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P231. Efficacy of hepatitis B vaccination and re-vaccination and factors impacting on the response in inflammatory bowel disease patients

J.P. Gisbert1, J.R. Villagrasa2, A. Rodríguez-Nogueiras1, M. Chaparro1

1Hospital Universitario de La Princesa, IP, Gastroenterology and CIBEREHD, Madrid, Spain; 2Hospital Universitario de La Princesa, IP, Medicina Preventiva, Madrid, Spain

Background: Vaccination against hepatitis B (HBV) is recommended in patients with inflammatory bowel disease (IBD). However, only a few studies have addressed the response to HBV vaccination in these patients.

Aims: (i) to assess the HBV vaccine efficacy in a large sample of patients with IBD; (ii) to evaluate the influence of the treatment with immunosuppressors and anti‑TNF drugs; and (iii) to assess the success rate after the re-vaccination in patients who failed to the first attempt.

Methods: Patients diagnosed with IBD were vaccinated against HBV with a quick, double dose schedule (Engerix B® double dose at 0, 1 and 2 months). Anti-HBs titers were measured two months after the last vaccine dose. A multivariate analysis was performed to identify predictive factors of response to the vaccine. In non-responders, a second vaccination was administered with the same dosage and schedule.

Results: 241 patients (mean age, 44 years; 62% Crohn's disease, and 38% ulcerative colitis) were included. 40% were on immunomodulators, and 20% on anti‑TNF therapy when the vaccination was administered. 59% of patients (95%CI = 52–65%) had anti-HBs >10 IU/l after the vaccination, while 39% (95%CI = 32–45%) had anti-HBs >100 IU/l. In the univariate analysis, the response rate (anti-HBs >10 IU/l) to the vaccine was lower among patients under anti‑TNF therapy: 46% vs. 62% (p < 0.05). In the multivariate analysis, the age and being under anti‑TNF therapy were the only factors associated with the response to the vaccine (anti-HBs >10 IU/l), with a lower response rate in older patients (OR = 0.96; 95%CI = 0.94–0.98; p < 0.001) and in those receiving anti‑TNF drugs (OR = 0.39; 95%CI = 0.2–0.76; p < 0.01). The response rate (anti-HBs >100 IU/l) after the re-vaccination in patients who had previously failed was 42% (95%CI = 29–54%). Therefore, adequate anti-HBs antibody level (anti-HBs >100 IU/l) was finally reached, overall, in 65% of the patients.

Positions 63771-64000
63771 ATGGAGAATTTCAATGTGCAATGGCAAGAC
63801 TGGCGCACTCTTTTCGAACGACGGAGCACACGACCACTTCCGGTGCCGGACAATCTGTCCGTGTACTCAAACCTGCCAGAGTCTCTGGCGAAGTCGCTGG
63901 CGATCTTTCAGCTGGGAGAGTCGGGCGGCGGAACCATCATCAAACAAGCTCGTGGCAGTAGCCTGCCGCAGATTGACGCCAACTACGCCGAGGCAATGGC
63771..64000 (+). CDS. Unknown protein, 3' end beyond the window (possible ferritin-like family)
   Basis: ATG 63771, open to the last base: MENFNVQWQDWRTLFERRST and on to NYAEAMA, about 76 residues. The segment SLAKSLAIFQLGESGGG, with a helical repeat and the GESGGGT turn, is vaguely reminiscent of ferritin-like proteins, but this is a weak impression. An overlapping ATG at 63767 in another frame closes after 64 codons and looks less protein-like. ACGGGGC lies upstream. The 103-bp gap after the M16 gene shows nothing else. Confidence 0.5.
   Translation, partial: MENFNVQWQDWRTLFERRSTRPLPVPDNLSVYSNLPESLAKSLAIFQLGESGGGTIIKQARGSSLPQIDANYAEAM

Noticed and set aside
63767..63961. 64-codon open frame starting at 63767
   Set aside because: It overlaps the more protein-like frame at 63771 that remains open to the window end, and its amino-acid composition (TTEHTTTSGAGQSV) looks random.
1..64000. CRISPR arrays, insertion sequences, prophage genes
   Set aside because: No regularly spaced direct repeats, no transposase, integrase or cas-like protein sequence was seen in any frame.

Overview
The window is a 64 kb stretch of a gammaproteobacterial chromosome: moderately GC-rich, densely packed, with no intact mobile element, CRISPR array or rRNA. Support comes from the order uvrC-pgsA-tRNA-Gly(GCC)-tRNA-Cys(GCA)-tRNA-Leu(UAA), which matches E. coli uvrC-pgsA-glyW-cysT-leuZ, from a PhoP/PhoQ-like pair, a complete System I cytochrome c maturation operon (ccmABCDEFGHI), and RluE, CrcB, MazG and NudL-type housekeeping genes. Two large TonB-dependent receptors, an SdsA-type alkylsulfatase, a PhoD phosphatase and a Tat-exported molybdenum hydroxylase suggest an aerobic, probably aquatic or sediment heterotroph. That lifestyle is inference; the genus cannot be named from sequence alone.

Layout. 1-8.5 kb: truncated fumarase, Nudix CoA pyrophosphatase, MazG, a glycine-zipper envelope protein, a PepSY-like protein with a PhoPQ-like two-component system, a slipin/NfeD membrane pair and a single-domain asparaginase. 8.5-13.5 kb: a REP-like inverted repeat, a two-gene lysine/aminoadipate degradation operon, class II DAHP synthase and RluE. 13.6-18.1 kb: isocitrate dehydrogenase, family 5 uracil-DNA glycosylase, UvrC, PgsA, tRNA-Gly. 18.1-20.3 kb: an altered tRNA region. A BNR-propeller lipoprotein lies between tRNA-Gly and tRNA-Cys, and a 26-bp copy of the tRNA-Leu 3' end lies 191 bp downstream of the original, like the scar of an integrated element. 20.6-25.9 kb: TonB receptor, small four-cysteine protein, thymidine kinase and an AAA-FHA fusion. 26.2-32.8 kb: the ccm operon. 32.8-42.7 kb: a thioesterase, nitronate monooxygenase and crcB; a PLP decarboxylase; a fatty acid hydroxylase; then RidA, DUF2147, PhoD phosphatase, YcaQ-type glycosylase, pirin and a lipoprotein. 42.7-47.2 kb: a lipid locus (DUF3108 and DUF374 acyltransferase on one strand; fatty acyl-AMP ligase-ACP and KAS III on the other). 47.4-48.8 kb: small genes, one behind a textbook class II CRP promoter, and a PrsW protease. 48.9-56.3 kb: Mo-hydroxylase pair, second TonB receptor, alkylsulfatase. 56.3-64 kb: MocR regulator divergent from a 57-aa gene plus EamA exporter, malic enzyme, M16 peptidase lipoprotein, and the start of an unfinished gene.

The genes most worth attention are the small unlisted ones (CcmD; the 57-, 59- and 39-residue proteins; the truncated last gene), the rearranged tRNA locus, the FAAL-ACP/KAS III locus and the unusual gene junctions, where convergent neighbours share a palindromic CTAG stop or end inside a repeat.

Conclusions: The response rate to the HBV vaccination, even when a double dose schedule is administered, is very low in IBD patients, mainly in those receiving anti‑TNF therapy. However, treatment with immunosuppressors does not seem to impact on the efficacy of the VHB vaccine. A considerable, although still insufficient, success rate may be obtained when two consecutive vaccination courses, with 3‑dose vaccine series each one, are administered.